Huey "Sonny" Simmons (August 4, 1933 – April 6, 2021) was an American jazz musician.
Simmons was born in Sicily Island, Louisiana. He grew up in Oakland, California, where he began playing the English horn. (Along with Vinny Golia, Simmons was among the few musicians to play the instrument in a jazz context.) At age 16 he took up the alto saxophone, which became his primary instrument. Simmons played primarily in an avant-garde style, often delving into free jazz.
His then-wife, Barbara Donald, played trumpet on several of his early records, including his ESP-Disk titles Staying on the Watch and Music from the Spheres; Arhoolie title Manhattan Egos, and Contemporary titles Rumasuma and the double album Burning Spirits. Simmons also partnered with Prince Lasha on several recordings, two of which – The Cry! (1963) and Firebirds (1968) – were released by Contemporary. Personal problems derailed both his music career and home life, leading to divorce and homelessness. He busked on the streets of San Francisco for many years, until he resurrected his career in the early 1990s and began playing in night clubs again. His resurgence in the mid-1990s was marked by two albums, Ancient Ritual and American Jungle, for Quincy Jones' Qwest Records, along with regular appearances in European jazz festivals such as the Moers Festival and Saalfelden Jazz Festival. From 2000, he was co-leader of The Cosmosamatics with reed player Michael Marcus. Simmons was the subject of the 2003 documentary film "In Modern Time -- a Sonny Simmons Story" by Robert Brewster. In 2008, he received a Lifetime Achievement Award from the American Jazz Foundation.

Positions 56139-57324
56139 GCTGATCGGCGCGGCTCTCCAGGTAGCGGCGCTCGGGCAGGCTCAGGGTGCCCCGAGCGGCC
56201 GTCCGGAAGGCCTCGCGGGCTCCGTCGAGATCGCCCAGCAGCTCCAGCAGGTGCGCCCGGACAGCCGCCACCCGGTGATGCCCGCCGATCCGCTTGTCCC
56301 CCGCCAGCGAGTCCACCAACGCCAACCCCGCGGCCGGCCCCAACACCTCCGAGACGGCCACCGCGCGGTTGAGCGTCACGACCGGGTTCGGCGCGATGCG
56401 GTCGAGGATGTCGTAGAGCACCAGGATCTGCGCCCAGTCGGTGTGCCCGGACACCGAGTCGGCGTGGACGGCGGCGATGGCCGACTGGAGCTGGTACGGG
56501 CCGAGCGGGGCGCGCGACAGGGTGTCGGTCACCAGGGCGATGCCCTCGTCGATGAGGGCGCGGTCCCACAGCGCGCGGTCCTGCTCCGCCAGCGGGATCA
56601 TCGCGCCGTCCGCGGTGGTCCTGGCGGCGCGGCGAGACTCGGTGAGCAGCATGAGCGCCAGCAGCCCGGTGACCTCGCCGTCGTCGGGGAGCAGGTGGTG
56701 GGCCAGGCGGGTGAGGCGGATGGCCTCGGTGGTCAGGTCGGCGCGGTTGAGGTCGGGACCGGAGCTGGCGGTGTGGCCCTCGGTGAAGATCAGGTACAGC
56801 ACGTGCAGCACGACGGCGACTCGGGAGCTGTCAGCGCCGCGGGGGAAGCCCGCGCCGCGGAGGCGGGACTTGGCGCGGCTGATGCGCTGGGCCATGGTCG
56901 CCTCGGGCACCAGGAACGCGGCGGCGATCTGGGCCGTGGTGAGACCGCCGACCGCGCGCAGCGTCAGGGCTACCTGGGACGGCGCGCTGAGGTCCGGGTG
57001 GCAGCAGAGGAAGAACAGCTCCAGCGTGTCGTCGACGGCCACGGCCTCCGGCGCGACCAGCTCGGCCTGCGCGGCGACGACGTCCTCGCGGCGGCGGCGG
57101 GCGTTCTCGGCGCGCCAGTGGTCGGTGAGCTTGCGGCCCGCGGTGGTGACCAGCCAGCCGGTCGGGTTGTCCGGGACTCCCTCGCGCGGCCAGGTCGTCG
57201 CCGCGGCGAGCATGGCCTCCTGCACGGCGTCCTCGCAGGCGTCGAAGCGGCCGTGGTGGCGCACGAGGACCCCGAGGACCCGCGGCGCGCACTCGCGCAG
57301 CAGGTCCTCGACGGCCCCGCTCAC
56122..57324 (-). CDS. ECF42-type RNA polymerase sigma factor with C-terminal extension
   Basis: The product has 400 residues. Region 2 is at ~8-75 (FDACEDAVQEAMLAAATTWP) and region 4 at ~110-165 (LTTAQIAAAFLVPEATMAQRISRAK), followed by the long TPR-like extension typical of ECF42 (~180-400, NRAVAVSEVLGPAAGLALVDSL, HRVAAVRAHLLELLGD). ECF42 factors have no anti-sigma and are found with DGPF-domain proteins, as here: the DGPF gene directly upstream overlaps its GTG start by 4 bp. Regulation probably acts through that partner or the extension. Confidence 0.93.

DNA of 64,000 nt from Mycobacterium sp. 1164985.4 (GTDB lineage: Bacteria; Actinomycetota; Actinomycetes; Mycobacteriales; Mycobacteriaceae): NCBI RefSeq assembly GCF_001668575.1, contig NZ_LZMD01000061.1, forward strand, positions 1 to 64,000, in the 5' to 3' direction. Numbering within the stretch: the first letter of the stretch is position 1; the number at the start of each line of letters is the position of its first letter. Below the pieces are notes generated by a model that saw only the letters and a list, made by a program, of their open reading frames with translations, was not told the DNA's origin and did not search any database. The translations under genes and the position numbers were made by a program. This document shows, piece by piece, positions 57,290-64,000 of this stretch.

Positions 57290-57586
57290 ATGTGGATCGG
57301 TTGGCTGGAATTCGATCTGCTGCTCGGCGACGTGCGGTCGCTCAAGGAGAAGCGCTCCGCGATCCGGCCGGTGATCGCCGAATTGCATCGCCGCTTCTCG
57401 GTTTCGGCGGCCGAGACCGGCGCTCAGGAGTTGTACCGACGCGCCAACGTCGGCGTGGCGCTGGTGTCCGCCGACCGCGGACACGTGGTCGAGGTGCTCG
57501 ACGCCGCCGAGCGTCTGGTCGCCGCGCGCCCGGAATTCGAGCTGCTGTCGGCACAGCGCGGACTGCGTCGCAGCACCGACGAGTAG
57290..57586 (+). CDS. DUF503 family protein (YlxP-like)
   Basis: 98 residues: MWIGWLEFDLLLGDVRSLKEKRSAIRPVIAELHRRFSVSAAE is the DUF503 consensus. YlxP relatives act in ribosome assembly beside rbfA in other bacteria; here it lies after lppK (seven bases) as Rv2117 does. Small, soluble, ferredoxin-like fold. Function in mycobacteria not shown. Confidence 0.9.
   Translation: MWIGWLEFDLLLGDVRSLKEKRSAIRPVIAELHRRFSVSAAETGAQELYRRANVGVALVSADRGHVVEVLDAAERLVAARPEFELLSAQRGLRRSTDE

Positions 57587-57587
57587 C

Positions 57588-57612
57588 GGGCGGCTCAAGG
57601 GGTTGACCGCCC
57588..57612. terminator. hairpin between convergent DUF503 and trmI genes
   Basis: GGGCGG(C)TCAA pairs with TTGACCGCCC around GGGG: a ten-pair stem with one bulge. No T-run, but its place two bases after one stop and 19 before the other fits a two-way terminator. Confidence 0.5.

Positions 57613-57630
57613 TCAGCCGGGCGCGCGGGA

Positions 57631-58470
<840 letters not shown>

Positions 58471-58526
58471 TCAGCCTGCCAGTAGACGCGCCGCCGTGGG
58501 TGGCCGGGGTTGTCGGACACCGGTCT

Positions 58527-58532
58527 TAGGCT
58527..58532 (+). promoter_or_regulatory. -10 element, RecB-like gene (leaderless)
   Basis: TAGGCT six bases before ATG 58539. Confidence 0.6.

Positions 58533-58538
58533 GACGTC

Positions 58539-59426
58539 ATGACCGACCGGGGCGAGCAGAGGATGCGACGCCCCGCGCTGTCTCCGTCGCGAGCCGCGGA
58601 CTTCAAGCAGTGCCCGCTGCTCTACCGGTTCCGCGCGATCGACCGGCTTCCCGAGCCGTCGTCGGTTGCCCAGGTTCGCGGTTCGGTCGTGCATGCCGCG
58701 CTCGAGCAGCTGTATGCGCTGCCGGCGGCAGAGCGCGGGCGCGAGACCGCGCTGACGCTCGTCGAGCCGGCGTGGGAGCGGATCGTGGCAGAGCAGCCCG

PICTURE: ©Matt Brown Guildford, UK - Sonny Simmons